Robin Longbottom on how improvements were made over the years to an important trade route

THE road from Haworth to Stanbury takes a steep dip into the Sladen valley where a bridge crosses the Sladen beck.

In the parapet of the bridge there is a stone tablet with the words 'Hang on' cut into it.

The bridge was built by the trustees of the rather quaintly named Toller Lane Haworth and Blue Bell Turnpike Road and the tablet was to advise waggoners coming from Stanbury to wait for an extra horse, or two, that could be hired from the toll booth in Haworth and assist in pulling up a heavy load.

The trust was created by an Act of Parliament in 1755 to improve the road between Bradford and Colne, which was an important link to the trading centres of Blackburn and Preston. It started at the junction of Haworth Road and Toller Lane in Heaton, on the outskirts of Bradford, where it connected with the Keighley to Bradford turnpike. From this point it followed the present B6144 through Sandy Lane, Harecroft and Cullingworth, into Haworth. It then continued through Stanbury to Dangerous Corner at Two Laws where a second branch, known rather cumbersomely as the Two Laws and Keighley Branch of the Toller Lane Haworth and Blue Bell Trust Turnpike Road, joined it. From Two Laws the road continued for almost four miles across the open moor to Wycoller and on to Laneshawbridge, where it crossed the present A6068. It terminated at an inn called the Blue Bell, at the junction with the Skipton and Colne turnpike road.

In 1755 the two roads were little more than packhorse routes and largely unsuitable for the passage of horse-drawn waggons. In 1763, following a meeting of the trustees at “the House of James Wood, the Sign of the King’s Arms in Haworth”, work began to improve and repair the road between Toller Lane and Blue Bell and along the Keighley branch.

Further major improvements took place in 1779, the year that Low Mill in Keighley, the first cotton mill in Yorkshire, was built. The work required another Act of Parliament in order to amend and alter the course of the roads. It is most likely that the present route was fixed at this time and that it included bypassing the small hamlet of Wycoller. Improvements were also made to the Keighley branch, in particular the section between Oakworth and Two Laws when the old road along the Turnshaw Lane bridleway was abandoned.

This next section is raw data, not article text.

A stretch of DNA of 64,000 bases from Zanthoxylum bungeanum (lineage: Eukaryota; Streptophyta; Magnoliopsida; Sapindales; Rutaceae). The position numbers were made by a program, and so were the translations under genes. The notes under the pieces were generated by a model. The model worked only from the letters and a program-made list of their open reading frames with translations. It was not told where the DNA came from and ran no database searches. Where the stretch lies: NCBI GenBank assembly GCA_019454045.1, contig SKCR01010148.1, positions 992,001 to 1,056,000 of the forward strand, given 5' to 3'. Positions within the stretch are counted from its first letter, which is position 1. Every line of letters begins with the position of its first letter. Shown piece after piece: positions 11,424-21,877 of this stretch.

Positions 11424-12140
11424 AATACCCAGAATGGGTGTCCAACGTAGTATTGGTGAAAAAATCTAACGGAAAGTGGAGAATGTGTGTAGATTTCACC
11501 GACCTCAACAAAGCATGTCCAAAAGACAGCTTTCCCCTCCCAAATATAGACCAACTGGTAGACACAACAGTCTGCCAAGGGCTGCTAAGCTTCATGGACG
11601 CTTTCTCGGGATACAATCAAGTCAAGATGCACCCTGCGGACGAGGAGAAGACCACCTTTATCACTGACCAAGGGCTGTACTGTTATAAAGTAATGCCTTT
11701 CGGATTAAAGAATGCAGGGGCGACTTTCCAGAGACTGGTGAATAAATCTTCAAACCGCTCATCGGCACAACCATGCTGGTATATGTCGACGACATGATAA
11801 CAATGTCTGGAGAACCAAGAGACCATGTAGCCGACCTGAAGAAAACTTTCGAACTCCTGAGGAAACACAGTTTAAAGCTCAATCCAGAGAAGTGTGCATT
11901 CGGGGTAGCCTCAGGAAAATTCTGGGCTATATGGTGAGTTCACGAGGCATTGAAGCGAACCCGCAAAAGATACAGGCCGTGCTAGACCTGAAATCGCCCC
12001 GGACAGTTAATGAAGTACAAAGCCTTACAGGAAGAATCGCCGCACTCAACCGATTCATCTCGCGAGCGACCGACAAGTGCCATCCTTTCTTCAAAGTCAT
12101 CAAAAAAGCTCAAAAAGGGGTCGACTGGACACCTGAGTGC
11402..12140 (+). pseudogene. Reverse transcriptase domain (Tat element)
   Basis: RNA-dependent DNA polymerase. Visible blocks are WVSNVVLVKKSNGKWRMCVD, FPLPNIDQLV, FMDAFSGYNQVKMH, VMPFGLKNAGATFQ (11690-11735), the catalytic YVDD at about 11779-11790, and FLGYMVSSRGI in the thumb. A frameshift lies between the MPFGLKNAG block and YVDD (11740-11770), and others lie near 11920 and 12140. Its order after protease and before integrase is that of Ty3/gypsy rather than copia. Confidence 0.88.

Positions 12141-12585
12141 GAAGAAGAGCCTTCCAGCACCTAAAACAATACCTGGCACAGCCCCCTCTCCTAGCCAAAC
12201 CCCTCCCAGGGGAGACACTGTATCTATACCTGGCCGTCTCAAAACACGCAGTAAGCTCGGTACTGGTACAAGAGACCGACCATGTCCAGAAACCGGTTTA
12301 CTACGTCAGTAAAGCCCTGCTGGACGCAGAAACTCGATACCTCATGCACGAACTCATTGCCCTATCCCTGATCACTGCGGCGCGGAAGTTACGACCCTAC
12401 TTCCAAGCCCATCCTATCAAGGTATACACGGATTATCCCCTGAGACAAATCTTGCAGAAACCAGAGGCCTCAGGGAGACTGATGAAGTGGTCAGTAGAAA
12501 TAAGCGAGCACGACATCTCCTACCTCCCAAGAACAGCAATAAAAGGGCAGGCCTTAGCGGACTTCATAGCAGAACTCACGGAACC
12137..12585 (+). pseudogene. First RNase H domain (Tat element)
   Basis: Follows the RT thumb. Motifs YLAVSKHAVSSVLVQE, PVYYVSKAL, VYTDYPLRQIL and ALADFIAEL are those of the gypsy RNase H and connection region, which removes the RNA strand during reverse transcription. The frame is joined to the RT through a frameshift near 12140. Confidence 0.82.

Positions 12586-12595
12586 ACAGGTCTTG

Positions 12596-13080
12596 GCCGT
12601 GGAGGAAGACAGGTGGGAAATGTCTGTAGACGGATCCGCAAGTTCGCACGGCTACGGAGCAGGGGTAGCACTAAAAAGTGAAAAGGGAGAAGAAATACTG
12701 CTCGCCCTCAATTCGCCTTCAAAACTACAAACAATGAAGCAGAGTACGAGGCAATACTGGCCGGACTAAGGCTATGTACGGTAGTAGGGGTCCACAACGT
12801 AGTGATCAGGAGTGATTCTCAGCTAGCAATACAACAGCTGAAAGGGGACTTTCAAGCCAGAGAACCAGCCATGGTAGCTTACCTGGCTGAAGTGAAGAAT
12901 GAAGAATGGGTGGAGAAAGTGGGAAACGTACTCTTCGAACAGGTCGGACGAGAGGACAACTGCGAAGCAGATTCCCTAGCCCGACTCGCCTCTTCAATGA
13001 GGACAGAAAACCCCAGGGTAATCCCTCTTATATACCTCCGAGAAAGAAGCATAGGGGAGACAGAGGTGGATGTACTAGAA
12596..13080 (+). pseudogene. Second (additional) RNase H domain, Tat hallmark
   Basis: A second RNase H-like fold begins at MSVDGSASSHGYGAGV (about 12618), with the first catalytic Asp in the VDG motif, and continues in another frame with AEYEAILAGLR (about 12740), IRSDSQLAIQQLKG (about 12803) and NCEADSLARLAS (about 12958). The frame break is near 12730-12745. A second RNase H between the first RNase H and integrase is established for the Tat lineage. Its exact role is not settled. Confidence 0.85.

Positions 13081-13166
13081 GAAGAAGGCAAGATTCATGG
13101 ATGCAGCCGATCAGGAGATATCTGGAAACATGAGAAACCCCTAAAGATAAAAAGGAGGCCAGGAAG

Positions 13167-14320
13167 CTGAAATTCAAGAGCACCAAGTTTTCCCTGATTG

Money to finance these improvements was raised through tolls charged to use the roads. Several toll houses were built including ones at Lingbob, near Wilsden, Harecroft, Haworth and Two Laws. These were leased to enterprising toll keepers such as the one at West Lane Haworth who hired out horses to pull waggons up the long drag from Sladen bridge. It is also probable that the toll keeper here had the Sun Inn, as the toll house was adjacent to the property.

Inns were an integral part of any turnpike system and important staging posts along the route, offering a place of rest and refreshment for both men and horses. Several were built along this turnpike road over time. They include the Brown Cow at Wilsden (now the Lingbob), the Fleece at Flappit Springs (now the Flappit), several in Haworth village and two in Stanbury ­– the Cross Inn (now the Wuthering Heights) and the Eagle (now the Old Silent). On the moor along the route to Laneshawbridge was the lonely Top of Heather Inn (later called the Herders Inn and now closed).

After the turnpike trusts were abolished in the 1870s the maintenance of the old Toller Lane Haworth and Blue Bell Road, and its branch to Keighley, became the responsibility of the West Riding County Council.